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Seasoned Mac users know that their computers aren’t immune to malware, viruses, and other privacy violators. But new Mac users may still be hearing the old myth that Macs are immune to the evils of the Internet.

This Cult of Mac Deals offer aims to help out both the new and seasoned Mac user with one year of digital security with The Mac Premium Security Bundle. We’ve got it available for only $49.99 for a limited time – a savings of 64%!

Are “Beneficial Viruses” The Future Of Mobile Security?

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Could viruses actually protect company data on an iPhone or iPad?

The BYOD movement has transformed the relationship between IT staffers and other employees in a wide range of companies. While there are benefits to BYOD, there are also headaches – and securing data on personal devices and/or securing the devices themselves is one of the biggest. While there’s an ongoing discussion about whether to manage data, apps, or devices, right now most companies are developing a strategy that has a mix of approaches.

All that could change if the mobile management industry unfolds the way Gartner analyst Ken Dulaney expects. Dulaney is an advocate of creating what he calls “beneficial viruses” that companies can layer into apps and data itself – the idea being that the data could delete itself if it becomes compromised.

Five Major Lessons IT Needs To Learn From The Flashback Fiasco

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Flashback threat may be fading, but companies shouldn't get complacent about Mac malware
Flashback threat may be fading, but companies shouldn't get complacent about Mac malware

With the number of Flashback-infected Macs dwindling more each day and Apple’s release of software updates that can both clean an infected Mac and prevent infection or reinfection, it’s easy for IT departments and individual Mac users to think that the crisis has passed. That doesn’t mean that it’s time to forget about the issue of malware targeting Macs, however. In fact, the entire event has been a wakeup call to IT and security professionals as well as to the wider Mac community – Macs are not invincible.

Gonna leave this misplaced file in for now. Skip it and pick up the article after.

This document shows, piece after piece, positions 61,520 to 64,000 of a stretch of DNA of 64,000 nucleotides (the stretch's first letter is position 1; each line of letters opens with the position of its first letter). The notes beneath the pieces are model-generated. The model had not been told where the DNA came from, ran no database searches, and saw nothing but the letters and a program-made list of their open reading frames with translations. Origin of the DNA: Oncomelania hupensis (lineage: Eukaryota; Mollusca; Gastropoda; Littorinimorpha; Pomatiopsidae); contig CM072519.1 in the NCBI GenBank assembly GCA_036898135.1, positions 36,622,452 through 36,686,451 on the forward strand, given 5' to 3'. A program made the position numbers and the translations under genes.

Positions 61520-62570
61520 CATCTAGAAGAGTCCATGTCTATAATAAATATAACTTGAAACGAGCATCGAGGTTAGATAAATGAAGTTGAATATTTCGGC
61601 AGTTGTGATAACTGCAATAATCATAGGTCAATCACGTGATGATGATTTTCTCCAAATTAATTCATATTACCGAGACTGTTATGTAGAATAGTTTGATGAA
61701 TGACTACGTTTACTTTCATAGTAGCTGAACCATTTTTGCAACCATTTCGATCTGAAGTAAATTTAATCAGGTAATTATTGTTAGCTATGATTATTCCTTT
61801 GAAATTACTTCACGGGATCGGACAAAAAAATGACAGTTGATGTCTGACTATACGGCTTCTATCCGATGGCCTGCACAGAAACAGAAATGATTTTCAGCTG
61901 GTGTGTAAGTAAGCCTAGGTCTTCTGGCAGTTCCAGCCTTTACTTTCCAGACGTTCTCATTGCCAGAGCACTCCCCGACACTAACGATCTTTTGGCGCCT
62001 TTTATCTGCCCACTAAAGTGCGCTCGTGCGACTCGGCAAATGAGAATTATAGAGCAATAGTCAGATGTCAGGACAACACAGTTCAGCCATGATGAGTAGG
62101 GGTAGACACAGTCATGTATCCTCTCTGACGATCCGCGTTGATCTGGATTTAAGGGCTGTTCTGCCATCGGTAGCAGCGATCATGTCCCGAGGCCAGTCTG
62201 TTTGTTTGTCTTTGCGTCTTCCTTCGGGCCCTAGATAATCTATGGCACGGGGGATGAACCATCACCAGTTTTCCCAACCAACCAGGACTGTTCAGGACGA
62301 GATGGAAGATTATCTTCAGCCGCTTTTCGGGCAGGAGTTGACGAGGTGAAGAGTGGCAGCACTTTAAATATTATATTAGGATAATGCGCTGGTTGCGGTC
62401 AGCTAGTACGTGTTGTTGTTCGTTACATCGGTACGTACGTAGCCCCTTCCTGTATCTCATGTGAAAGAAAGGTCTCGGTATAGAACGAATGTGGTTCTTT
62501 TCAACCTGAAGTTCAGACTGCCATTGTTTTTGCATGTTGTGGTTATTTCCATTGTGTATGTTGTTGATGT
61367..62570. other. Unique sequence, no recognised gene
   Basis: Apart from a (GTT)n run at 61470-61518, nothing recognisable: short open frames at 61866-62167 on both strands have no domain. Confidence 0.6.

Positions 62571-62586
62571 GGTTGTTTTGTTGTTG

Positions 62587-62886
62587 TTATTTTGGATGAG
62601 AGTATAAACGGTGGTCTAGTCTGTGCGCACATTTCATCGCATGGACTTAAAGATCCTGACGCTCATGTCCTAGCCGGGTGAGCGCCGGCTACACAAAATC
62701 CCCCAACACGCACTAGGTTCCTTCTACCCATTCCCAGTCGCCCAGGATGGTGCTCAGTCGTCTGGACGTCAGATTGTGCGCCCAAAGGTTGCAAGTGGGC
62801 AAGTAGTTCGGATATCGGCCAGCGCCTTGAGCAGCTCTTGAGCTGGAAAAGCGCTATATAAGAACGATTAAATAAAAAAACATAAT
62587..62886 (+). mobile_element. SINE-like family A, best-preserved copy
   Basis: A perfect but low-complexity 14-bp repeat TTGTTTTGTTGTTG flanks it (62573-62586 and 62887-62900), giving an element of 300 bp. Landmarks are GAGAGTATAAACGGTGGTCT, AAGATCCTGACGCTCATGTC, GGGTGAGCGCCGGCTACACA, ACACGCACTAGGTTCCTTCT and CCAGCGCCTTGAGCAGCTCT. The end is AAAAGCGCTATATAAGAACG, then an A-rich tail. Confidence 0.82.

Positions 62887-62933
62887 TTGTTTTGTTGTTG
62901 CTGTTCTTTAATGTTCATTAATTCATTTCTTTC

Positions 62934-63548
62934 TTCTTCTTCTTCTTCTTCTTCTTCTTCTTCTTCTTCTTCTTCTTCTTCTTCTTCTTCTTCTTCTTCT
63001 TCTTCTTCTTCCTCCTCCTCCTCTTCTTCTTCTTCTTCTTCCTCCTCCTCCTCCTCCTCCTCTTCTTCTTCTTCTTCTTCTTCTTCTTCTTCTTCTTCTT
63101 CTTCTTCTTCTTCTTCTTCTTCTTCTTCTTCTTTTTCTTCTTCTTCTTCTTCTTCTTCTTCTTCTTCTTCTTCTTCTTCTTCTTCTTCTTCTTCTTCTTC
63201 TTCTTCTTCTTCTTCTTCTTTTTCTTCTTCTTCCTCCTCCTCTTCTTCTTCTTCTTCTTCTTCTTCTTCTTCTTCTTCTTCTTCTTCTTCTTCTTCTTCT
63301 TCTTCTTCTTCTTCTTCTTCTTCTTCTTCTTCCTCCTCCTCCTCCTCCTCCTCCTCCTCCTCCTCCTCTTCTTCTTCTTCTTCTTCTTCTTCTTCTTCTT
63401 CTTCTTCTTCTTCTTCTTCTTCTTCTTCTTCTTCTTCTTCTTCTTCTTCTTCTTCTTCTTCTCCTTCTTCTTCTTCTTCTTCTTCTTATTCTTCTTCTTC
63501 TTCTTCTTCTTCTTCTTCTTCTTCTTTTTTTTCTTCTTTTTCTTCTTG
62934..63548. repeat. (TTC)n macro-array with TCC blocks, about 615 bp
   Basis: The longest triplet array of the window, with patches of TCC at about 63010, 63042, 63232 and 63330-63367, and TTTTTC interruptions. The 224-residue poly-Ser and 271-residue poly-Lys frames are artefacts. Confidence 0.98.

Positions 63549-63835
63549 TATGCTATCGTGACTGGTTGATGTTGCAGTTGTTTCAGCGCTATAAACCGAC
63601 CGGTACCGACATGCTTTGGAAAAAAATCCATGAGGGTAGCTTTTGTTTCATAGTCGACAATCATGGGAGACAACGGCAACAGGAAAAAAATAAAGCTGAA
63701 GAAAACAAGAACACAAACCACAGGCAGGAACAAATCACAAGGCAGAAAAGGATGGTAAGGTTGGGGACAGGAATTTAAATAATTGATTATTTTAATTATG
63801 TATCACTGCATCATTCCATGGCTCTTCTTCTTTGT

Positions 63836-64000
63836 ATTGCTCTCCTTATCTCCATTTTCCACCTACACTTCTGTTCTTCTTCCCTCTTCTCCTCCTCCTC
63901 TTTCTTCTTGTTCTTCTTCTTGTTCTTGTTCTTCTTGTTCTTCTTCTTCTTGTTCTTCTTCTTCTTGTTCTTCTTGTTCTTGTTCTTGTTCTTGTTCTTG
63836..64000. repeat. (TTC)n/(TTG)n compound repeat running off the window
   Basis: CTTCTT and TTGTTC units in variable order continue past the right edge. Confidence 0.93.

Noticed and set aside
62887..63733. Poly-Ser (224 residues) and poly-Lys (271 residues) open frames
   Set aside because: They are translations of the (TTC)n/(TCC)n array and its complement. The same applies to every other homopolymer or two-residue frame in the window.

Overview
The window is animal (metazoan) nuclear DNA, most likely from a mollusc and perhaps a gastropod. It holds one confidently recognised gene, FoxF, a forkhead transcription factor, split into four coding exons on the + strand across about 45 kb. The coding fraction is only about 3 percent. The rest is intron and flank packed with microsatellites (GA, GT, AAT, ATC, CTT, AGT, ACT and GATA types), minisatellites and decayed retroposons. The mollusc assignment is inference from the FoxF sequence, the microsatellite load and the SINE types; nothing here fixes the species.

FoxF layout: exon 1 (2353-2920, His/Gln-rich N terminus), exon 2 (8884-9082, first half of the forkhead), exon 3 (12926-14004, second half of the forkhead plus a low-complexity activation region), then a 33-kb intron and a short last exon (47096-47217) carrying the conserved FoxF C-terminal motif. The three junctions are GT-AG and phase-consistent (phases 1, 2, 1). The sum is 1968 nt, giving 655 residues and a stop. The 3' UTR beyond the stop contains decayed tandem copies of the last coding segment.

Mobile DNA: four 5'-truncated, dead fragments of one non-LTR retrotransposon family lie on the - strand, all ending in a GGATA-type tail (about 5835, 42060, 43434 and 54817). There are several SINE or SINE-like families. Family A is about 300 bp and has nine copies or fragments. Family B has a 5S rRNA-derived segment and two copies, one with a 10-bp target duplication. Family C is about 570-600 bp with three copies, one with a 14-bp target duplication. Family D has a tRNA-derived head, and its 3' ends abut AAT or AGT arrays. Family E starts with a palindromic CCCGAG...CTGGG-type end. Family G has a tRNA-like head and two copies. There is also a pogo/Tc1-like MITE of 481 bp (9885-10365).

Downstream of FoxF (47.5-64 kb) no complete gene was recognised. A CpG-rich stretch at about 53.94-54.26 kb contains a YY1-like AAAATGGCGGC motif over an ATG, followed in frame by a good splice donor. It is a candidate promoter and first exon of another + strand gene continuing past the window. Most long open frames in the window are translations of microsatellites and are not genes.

When reflecting on the Flashback events of the past couple of weeks, there are five major themes or lessons for businesses and IT department to consider when it comes to supporting Macs going forward.

Apple Suffers More Vulnerabilities Than Google, Microsoft, Adobe In Last Quarter

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This Apple's software is free from vulnerabilities? You couldn't be more wrong.
Think Apple's software is free from vulnerabilities? You couldn't be more wrong.

Apple’s operating systems and its software are generally believed to be the best available in terms of security and stability, but a new report from Trend Micro reveals that’s a huge misconception… at least in recent months. In fact, the Cupertino company suffered more vulnerabilities during the last quarter than rivals like Oracle, Google, Adobe, and even Microsoft.

Macs Infected With Flashback Drop To 140,000 After Apple Releases Removal Tool [Report]

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Apple has crippled Flashback significantly, and the number of infected users is dropping rapidly.
Apple has crippled Flashback significantly, but many Mac users have not yet taken action to remove the trojan.

The notorious Flashback trojan infected 600,000 Macs over the last year. We’ve been following Flashback closely, and Apple started waging its war on the botnet earlier this month. After releasing two security updates and one final tool to remove Flashback from infected Macs, Apple has nearly killed Flashback once and for all.

According to new research from Norton Symantec research, Flashback now infects around 140,000 Macs. That’s a significant drop considering Apple’s removal tool was only released 4 days ago.

Why Intel Says Your Next Macbook Pro May Have A Retina Display [CultCast Discussion]

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Episode 8 of The CultCast is in iTunes now, and if you’re itching for a new Macbook Pro, you’re not going to want to miss it.

Join us and special guest, Ars Technica Writer Chris Foresman, as we reveal the secrets of the rumored new Air-like Macbook Pro, and explain why Intel says it could pack a Retina Display; and Facebook just bought Instagram, is now the time to jump ship?